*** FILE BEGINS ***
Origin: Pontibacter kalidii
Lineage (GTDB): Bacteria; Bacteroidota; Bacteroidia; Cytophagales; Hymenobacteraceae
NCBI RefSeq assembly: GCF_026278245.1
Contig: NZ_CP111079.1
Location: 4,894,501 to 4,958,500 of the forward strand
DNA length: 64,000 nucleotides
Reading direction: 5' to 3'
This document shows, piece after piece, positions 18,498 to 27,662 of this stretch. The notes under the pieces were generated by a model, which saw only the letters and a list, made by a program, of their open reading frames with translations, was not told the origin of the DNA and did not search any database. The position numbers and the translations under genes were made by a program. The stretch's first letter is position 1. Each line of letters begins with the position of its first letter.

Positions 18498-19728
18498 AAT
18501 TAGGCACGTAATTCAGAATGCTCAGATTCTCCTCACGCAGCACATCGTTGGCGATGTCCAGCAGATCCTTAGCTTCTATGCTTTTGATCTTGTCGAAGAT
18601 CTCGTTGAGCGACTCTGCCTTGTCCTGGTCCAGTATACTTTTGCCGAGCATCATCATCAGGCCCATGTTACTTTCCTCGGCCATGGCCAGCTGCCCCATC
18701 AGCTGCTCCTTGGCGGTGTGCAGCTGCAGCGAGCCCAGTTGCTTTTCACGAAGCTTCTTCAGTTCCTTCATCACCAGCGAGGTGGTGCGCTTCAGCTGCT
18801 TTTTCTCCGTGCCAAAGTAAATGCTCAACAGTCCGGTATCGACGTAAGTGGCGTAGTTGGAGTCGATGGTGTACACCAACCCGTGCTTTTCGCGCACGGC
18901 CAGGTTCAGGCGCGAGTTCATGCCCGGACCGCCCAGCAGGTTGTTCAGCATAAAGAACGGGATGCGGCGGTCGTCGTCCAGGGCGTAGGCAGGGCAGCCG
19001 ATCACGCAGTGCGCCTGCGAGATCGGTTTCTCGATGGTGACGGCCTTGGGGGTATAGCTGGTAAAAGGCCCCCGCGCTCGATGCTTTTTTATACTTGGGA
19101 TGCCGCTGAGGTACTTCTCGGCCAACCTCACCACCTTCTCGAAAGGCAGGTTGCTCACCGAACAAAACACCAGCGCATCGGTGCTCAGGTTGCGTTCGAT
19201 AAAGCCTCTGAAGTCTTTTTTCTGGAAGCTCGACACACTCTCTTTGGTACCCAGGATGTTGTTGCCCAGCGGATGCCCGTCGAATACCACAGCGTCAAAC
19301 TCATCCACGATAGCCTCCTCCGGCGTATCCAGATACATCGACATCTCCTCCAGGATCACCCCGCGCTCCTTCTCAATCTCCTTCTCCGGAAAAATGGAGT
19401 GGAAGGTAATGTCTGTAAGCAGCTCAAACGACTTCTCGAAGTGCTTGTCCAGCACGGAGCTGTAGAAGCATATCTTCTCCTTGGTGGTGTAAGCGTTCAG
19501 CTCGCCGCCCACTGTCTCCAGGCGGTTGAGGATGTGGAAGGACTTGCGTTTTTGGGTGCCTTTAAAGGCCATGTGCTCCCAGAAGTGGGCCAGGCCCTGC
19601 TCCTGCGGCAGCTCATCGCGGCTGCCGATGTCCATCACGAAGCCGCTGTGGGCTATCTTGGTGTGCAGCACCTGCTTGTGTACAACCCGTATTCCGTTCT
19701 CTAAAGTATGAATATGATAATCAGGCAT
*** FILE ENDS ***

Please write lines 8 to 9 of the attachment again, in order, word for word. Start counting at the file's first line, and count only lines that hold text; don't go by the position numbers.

This document shows, piece after piece, positions 18,498 to 27,662 of this stretch. The notes under the pieces were generated by a model, which saw only the letters and a list, made by a program, of their open reading frames with translations, was not told the origin of the DNA and did not search any database. The position numbers and the translations under genes were made by a program. The stretch's first letter is position 1. Each line of letters begins with the position of its first letter.

Positions 18498-19728